Tuesday, February 21, 2012

My Ash Wednesday Wish

Tomorrow is Ash Wednesday.  We Catholics go to church and have our foreheads marked with holy soot to remind us that "dust we are and dust we shall be."  It kicks off our season of Lent, the official countdown to Easter Sunday.  We leave our foreheads like that for hours too.  We don't clean the ashes off right away.  After you've left church, you can spot other members of the Catholic club just by looking at the forehead.
I've spent most of my life as a Catholic.  I was baptised, confirmed, served as an altar boy and did many years in parochial schools being taught by nuns and priests.  Some of our customs I love -- like midnight mass ringing in Christmas Day, the music of it, the spirit of hope and renewal in Easter Sunday masses, the artifacts that were part of my Catholic culture...like rosaries, scapulas, holy cards and holy water.  But the church's archaic views can make me crazy.  The ones rooted in shame, guilt and discrimination.  It really makes me crazy when those musty old views stretch over in the world of politics causing me to wonder whatever happened to America's separation of Church and State.  The Vatican does not approve of gays and marriage equality.  Please.  Enough already.  How can that predominantly male religious corporation proclaim that gays are unacceptable when it makes its guys in the company go to work dressed like this?
Come on, now.  Would you wear something like that to a Knicks game?  Or headed to the local pub for a beer?  Or to a barbecue?  And the big boss in Vatican City -- the one who's really opposed to gays -- occasionally goes to work dressed like this.
I doubt he wears that on Casual Fridays.  I know you're The Pope, but...seriously.  Could you honestly look at yourself in the mirror wearing that outfit and say to your holy self, "I look butch"?  Jesus kept it simple.  No capes.  However, you and many conservative Christian politicans cannot accept respectable same-sex couples...people who are committed to each other, who live in peace and do unto others as they would have others do unto them.  You have the gay community verbally ostracized and shamed by grown men who wear purple cloaks and fuschia-colored beanies on the job.  Seriously?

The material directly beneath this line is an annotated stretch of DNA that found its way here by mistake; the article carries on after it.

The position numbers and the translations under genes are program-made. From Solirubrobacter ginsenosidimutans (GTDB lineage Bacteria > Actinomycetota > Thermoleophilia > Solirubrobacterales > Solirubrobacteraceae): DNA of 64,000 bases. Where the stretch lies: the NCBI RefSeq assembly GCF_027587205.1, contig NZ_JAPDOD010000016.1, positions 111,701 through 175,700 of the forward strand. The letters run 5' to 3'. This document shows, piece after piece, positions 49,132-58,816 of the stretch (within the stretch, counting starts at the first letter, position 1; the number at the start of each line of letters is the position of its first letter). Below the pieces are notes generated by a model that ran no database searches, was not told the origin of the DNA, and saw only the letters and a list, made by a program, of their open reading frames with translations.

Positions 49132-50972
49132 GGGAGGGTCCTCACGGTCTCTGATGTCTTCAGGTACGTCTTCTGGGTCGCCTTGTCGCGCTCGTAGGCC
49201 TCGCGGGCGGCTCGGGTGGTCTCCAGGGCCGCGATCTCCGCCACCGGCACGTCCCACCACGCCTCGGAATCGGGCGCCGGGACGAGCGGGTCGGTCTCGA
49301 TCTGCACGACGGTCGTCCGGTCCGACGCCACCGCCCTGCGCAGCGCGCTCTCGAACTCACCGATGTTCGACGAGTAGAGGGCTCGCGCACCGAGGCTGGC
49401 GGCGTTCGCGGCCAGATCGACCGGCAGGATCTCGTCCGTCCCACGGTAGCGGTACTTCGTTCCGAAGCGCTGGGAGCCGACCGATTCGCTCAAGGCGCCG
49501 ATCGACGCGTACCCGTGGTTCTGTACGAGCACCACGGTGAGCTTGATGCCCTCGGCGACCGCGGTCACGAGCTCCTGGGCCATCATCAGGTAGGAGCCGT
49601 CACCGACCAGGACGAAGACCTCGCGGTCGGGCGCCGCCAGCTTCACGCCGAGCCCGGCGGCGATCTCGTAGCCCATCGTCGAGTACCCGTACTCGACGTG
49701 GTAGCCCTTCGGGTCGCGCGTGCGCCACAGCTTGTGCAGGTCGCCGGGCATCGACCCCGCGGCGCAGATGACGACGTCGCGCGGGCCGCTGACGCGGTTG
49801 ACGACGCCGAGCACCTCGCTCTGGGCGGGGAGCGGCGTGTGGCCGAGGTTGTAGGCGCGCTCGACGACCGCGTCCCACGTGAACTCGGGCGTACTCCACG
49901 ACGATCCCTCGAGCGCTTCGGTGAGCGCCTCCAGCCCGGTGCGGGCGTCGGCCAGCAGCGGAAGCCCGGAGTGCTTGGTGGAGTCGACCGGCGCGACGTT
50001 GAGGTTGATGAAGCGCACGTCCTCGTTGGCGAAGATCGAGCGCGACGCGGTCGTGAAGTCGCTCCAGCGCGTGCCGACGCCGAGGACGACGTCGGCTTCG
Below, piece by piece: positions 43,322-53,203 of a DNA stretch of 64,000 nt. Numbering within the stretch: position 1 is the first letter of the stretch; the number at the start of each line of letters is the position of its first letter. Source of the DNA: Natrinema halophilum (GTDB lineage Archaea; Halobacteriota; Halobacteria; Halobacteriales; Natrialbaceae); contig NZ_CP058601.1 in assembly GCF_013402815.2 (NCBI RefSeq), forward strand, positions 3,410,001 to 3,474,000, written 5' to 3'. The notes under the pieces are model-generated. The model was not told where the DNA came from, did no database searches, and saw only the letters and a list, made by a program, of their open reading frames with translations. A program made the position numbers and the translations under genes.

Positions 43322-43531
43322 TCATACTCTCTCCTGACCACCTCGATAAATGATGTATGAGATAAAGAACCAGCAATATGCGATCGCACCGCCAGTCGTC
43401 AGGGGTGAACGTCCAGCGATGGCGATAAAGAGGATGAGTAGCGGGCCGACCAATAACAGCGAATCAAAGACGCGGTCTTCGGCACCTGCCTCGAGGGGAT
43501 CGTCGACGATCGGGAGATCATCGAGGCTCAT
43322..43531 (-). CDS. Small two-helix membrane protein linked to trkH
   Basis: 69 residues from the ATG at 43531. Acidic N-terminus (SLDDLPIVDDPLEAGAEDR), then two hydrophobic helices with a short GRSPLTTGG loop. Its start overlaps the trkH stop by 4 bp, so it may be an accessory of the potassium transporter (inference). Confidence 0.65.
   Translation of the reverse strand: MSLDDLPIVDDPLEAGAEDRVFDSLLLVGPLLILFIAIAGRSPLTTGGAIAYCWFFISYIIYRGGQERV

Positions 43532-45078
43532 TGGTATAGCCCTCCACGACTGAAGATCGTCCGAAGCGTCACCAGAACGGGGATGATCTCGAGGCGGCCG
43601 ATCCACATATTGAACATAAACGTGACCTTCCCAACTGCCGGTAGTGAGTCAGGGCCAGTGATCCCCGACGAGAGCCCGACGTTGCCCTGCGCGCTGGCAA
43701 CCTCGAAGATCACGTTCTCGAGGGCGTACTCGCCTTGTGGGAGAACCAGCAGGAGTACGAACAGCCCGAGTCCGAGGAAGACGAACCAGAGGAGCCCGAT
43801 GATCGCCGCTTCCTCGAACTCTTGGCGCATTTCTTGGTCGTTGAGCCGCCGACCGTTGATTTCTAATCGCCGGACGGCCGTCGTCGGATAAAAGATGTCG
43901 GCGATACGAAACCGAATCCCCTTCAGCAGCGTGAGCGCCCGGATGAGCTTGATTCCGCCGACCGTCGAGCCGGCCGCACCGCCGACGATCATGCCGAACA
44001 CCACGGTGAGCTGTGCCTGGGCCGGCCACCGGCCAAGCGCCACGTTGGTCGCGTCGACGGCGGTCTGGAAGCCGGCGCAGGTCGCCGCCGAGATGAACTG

I myself am heterosexually-challenged.  In fact, I'm about as straight as a Slinky®.  And I wouldn't even wear that purple/fuschia color combination to a gay bar in Honolulu.  It would be too...too much.  Someone needs to tell the Vatican that Michelangelo was gay.  That brilliant painter made the ceiling of the Sistine Chapel look like this --


Had he been a conservative heterosexual painter, it could look like this.

So, here's my Ash Wednesday wish that could quiet or tone down the haters:  I wish that on Ash Wednesday, forty days before we celebrate the Resurrection of Jesus Christ, a purple mark would appear on the forehead of every single American over 21 who has ever had a same-sex encounter of mutual consent.  It wouldn't be soot like the ashes we Catholics receive in church.  It would be a mark on and in the skin that appears on the forehead.  It couldn't be wiped off.  And it would appear just for the 24 hours of that day.  A big purple dot smack dab in the middle of the forehead.  Just like with the ashes, you'd could spot the members of another club thanks to a visible dot the same color as that cape the Pope is wearing.  There could be many surprise discoveries.  As TV host Wendy Williams would say, "How you doin'?"  That might take the "i-n" off some  intolerance.

My late partner, Richard, was diagnosed with full-blown AIDS just four months after our first date.  My church didn't offer much, if any, solace.  It didn't approve of our relationship.  That hurt.  But I committed to Richard.  To the best of my ability, I wanted to keep him from being scared and alone.  I vowed to myself to stay by him and help him.  I gave him the care I would've wanted had I been in his situation.  And he appreciated it.  He was one of the kindest people I've ever known.  He changed my life in our 18 months together.  Richard died in June 1994.  Spiritually, our relationship brought me closer to God, to the essential spirit I believe Heaven to be, than any sacrament I've received as a Catholic.  It wasn't an easy relationship, mostly because of his illness.  It had its horrors.  But my spirit felt so alive with him.  I wanted to be of service.  I felt like the line Jack Nicholson's character says in As Good As It Gets: "You make me want to be a better man."  It insults me when people think a same-sex relationship exists solely below the belt.  Even though he was terminally ill, when he had the energy for it, Richard would go out and do things for others in need, for those who couldn't get out of bed.  What could be more Christian than that?  Had he lived, he'd be a great husband.

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